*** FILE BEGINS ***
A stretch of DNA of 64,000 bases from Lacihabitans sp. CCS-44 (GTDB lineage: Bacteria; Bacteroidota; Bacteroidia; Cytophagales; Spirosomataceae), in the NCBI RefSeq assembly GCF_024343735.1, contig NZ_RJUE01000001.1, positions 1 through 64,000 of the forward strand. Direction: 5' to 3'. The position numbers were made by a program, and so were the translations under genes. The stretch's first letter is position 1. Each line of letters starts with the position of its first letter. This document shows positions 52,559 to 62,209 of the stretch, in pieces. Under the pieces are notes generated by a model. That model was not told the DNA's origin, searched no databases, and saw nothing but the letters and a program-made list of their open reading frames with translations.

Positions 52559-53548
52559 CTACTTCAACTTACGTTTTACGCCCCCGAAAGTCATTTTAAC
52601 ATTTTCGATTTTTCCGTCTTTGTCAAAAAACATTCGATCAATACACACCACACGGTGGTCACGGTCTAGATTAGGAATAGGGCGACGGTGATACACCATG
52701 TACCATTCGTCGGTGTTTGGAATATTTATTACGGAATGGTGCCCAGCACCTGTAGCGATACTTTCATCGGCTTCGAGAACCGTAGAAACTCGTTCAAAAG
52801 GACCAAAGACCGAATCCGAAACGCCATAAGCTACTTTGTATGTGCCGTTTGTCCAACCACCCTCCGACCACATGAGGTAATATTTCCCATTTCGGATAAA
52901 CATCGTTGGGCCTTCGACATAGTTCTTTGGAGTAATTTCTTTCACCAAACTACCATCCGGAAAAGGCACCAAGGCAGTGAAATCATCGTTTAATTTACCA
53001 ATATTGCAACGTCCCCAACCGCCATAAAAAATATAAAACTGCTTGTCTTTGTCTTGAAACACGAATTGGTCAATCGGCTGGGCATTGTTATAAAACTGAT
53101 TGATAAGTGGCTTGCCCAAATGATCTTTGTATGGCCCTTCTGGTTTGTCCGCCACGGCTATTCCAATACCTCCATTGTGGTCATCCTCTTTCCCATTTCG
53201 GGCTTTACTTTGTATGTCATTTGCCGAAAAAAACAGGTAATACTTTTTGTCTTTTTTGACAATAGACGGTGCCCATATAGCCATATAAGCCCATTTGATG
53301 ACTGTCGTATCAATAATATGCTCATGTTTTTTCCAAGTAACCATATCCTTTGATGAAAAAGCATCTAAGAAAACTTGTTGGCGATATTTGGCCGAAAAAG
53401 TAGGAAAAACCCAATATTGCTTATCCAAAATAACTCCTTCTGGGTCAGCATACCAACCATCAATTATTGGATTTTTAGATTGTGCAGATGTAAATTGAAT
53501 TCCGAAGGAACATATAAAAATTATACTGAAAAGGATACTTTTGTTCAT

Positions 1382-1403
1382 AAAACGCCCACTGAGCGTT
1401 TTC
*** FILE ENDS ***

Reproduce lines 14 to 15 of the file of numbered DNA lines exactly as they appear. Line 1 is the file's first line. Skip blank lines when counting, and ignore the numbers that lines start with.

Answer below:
Positions 1382-1403
1382 AAAACGCCCACTGAGCGTT